Documentary Sources in Visual Arts
in Visual Arts
Anonymous, the "Critian Boy" (c. 480 b.c.e.)—The "Critian Boy" is a kouros that was dedicated on the Acropolis of Athens just before the Persian invasion of 480 b.c.e. It was damaged in the sack of Athens and buried after the Athenians recovered their city. The facial expression is sober but the "archaic smile" has disappeared, and the style of the "Critian Boy" dates it to the beginning of the early classical period. It gets its name from the resemblance of its head to the statue group of the "Tyrannicides" sculpted by Critias and Nesiotes in the decade after the Persian sack.
Anonymous, the "Zeus" from Artemisium (c. 470 b.c.e.)—This bronze statue, now in the National Museum of Greece in Athens, was found in the waters off Cape Artemisium, the northern tip of the island of Euboea. It shows Zeus striding forward like the "Tyrannicides" and hurling a thunderbolt. The thunderbolt is lost, and thus it is a matter of debate whether the statue portrays Zeus or Poseidon hurling his trident, but on the whole it seems more likely that it is Zeus. It is a rare survivor of a bronze statue from the early classical period. The sculptor is unknown, but one suggestion is that it was Ageladas, the teacher of the sculptor Myron.
The Ara Pacis of Augustus in Rome (9 b.c.e.)—The Ara Pacis ("Altar of Peace") is a modest altar similar in size to the "Altar of the Twelve Gods" in the marketplace of Athens. It was reconstructed on the banks of the Tiber shortly before the outbreak of World War II. Its sculpture speaks the language of Augustan propaganda; one famous relief shows "Mother Earth" with the blessings that peace brings: children brought up without fear, flocks and herds that multiply, and bountiful crops from the fields.
Critias and Nesiotes, The Tyrannicides (c. 475 b.c.e.)—In 514 b.c.e., Aristogeiton and Harmodius assassinated Hipparchus, the brother of the tyrant of Athens, Hippias, and though Hippias himself was not driven out until four years later, thanks to the intervention of Sparta, the Athenians preferred to remember Harmodius and Aristogeiton as the heroes who delivered them from tyranny. To commemorate their deed, a statue group by the sculptor Antenor was erected in the Athenian marketplace shortly after Hippias was expelled, but the Persians took it as booty when they captured Athens, and the Athenians commissioned a replacement by Critias and Nesiotes. A good Roman copy was found in the villa of the emperor Hadrian at Tivoli outside Rome. The statue group, which shows the two men striding forward to attack Hipparchus, is a good example of early classical sculpture, comparable to the Zeus hurling a thunderbolt found off Cape Artemisium.
Lysippus, Apoxyomenos (c. 325 b.c.e.)—The Apoxyomenos or "Athlete Scraping Himself," marked a break with the sculptural tradition of Polyclitus of Argos. The Apoxyomenos is a three-dimensional figure with no clearly defined front or back. It looks forward to the art of the Hellenistic Age.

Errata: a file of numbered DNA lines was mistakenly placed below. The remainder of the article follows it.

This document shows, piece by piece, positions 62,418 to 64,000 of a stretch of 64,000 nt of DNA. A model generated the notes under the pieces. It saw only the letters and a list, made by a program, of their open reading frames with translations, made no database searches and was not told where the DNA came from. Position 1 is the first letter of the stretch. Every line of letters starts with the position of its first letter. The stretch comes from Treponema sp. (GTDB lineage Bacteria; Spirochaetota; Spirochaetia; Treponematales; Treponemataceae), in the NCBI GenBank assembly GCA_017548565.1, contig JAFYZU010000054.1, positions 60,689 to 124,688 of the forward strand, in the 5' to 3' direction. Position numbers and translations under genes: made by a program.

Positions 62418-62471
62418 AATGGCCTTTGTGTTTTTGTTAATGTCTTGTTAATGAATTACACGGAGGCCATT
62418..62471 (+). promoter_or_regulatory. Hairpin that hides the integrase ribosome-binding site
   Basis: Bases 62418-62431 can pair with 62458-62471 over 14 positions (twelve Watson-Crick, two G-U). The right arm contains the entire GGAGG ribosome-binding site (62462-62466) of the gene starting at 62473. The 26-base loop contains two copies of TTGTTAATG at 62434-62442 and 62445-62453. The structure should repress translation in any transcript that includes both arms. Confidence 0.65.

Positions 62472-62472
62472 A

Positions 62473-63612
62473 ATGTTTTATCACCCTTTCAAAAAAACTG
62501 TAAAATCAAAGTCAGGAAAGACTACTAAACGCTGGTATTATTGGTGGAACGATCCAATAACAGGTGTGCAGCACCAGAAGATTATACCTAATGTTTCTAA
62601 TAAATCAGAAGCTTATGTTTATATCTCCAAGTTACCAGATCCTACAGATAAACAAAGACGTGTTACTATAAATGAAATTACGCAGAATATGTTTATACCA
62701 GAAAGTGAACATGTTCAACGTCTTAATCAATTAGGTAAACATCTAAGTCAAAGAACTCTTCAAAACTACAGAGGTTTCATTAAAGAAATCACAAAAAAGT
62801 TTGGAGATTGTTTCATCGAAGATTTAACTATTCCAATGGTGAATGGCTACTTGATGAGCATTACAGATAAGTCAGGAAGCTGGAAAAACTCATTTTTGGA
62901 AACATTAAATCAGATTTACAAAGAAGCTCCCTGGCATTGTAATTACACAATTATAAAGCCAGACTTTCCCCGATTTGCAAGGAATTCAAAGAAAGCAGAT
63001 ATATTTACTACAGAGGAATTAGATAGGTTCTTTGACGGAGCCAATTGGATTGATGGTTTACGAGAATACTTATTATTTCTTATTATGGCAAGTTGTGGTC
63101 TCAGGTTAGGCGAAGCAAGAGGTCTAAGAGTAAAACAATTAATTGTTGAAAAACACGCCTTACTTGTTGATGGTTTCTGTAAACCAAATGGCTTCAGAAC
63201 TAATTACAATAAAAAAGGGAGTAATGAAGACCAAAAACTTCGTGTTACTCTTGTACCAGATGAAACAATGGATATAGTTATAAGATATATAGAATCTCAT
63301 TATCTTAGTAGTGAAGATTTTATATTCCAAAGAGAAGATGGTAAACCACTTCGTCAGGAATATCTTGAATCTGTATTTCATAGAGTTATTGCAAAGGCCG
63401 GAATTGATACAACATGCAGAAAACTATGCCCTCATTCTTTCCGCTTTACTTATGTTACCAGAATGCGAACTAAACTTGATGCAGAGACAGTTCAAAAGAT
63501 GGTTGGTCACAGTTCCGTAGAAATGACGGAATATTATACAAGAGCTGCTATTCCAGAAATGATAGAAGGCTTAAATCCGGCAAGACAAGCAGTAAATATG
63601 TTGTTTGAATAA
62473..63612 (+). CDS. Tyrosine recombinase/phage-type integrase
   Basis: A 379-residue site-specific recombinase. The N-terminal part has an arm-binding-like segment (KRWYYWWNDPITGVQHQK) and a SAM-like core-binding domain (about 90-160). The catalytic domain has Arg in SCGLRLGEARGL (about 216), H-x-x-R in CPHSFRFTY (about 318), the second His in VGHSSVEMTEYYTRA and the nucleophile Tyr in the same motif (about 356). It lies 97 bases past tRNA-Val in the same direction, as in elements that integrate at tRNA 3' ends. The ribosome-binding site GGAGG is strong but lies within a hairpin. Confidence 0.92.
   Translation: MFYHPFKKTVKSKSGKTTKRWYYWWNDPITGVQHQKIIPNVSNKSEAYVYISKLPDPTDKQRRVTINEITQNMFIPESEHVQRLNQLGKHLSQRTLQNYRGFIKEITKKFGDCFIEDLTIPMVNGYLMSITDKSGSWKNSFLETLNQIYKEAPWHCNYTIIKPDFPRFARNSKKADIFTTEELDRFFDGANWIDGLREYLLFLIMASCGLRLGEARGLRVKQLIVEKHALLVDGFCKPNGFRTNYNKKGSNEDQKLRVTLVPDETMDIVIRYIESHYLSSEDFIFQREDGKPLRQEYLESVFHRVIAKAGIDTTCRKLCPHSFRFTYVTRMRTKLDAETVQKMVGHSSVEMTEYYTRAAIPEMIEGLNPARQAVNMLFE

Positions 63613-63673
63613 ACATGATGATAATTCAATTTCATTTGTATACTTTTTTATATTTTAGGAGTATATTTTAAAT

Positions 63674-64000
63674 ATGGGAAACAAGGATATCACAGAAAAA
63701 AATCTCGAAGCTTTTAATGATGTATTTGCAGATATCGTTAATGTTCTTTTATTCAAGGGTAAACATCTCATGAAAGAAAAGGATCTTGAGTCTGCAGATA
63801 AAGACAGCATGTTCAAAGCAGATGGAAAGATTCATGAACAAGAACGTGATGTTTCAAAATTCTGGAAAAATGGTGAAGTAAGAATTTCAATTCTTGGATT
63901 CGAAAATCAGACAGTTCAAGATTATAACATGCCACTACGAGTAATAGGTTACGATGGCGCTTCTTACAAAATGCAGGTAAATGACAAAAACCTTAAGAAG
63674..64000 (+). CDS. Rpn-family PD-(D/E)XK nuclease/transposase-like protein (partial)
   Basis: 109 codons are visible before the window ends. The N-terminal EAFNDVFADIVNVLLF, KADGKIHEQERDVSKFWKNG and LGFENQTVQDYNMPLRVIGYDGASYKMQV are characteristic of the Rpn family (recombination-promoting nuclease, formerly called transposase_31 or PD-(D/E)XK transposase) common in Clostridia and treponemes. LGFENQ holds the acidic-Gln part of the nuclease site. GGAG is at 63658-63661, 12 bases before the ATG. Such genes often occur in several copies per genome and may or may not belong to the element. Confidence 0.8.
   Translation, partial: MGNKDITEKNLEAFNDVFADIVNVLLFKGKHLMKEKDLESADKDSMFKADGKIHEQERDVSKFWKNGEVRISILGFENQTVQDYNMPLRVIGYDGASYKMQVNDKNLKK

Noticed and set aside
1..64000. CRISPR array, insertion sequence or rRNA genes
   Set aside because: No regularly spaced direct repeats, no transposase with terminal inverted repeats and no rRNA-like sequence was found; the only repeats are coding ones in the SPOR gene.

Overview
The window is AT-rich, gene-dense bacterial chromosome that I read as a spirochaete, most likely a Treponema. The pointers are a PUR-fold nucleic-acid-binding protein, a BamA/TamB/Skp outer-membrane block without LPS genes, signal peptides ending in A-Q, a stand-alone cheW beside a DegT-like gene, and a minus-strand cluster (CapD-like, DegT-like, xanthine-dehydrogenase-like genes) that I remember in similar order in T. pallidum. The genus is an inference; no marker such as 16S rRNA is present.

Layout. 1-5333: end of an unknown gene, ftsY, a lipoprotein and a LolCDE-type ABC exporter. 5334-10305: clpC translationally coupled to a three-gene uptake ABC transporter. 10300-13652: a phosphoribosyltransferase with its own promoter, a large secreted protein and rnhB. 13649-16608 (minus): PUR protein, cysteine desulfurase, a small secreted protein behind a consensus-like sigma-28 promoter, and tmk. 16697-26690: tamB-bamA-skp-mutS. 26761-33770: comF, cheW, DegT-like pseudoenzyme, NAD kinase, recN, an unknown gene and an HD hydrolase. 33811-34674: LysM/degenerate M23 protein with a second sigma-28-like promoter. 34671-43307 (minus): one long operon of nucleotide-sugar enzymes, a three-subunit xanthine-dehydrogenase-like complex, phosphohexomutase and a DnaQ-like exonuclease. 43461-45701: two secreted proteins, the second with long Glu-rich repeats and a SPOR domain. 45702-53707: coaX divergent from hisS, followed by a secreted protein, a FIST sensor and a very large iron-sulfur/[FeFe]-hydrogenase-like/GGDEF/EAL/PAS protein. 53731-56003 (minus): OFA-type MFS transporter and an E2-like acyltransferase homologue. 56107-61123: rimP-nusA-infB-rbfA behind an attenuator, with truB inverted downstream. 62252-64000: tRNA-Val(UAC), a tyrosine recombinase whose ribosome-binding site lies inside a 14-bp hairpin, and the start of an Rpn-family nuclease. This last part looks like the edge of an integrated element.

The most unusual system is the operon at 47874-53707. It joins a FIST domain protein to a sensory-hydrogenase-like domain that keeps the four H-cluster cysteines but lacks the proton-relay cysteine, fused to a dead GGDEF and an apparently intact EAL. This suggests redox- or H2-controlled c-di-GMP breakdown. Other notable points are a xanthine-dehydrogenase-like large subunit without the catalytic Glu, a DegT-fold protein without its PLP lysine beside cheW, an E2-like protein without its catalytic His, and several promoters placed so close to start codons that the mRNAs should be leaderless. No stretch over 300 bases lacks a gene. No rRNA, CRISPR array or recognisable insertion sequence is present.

Myron, The Discus-Thrower (c. 455 b.c.e.)—Several Roman copies of Discus-Thrower by Myron survive, the best of which is in the Terme Museum in Rome. It shows an athlete in the act of hurling a discus, his head and body turned in a twisted, yet harmonious pose. The original statue was in bronze.
Phidias, The Athena Parthenos statue for the Parthenon (c. 440 b.c.e.)—Phidias was the most prominent Athenian artist in the mid-fifth century b.c.e. and his two most famous works in the ancient world were his cult-statues for the temple of Athena Parthenos in Athens and the temple of Zeus at Olympia. He was in charge of making the sculptures for the Parthenon, but how many of the surviving sculptures were carved by him is a matter of debate.
Polyclitus, Doryphoros (c. 440 b.c.e.)—Polyclitus' bronze Doryphoros, or "Youth Bearing a Spear," exemplifies the proportions of the male nude which he set forth in his Canon. A good Roman copy was found in the palaestra (gymnasium) at Pompeii, where it was buried by the eruption of Mt. Vesuvius in 79 c.e. The Doryphoros is a broad-shouldered youth who rests his weight on his right leg while his left is placed sideways and drawn back. The veins and muscles of his chest, abdomen, and biceps are all portrayed accurately.
Praxiteles, Hermes with the Infant Dionysus (c. 350 b.c.e.)—Praxiteles' Hermes was found at Olympia, in the Temple of Hera, where the Greek traveler Pausanias reported that he saw it in the second century c.e. Thus this statue is almost certainly an original by Praxiteles. Praxiteles was also famous for his nude Aphrodite of Cnidus, the first female nude which inspired many more, including the famous Venus di Milo.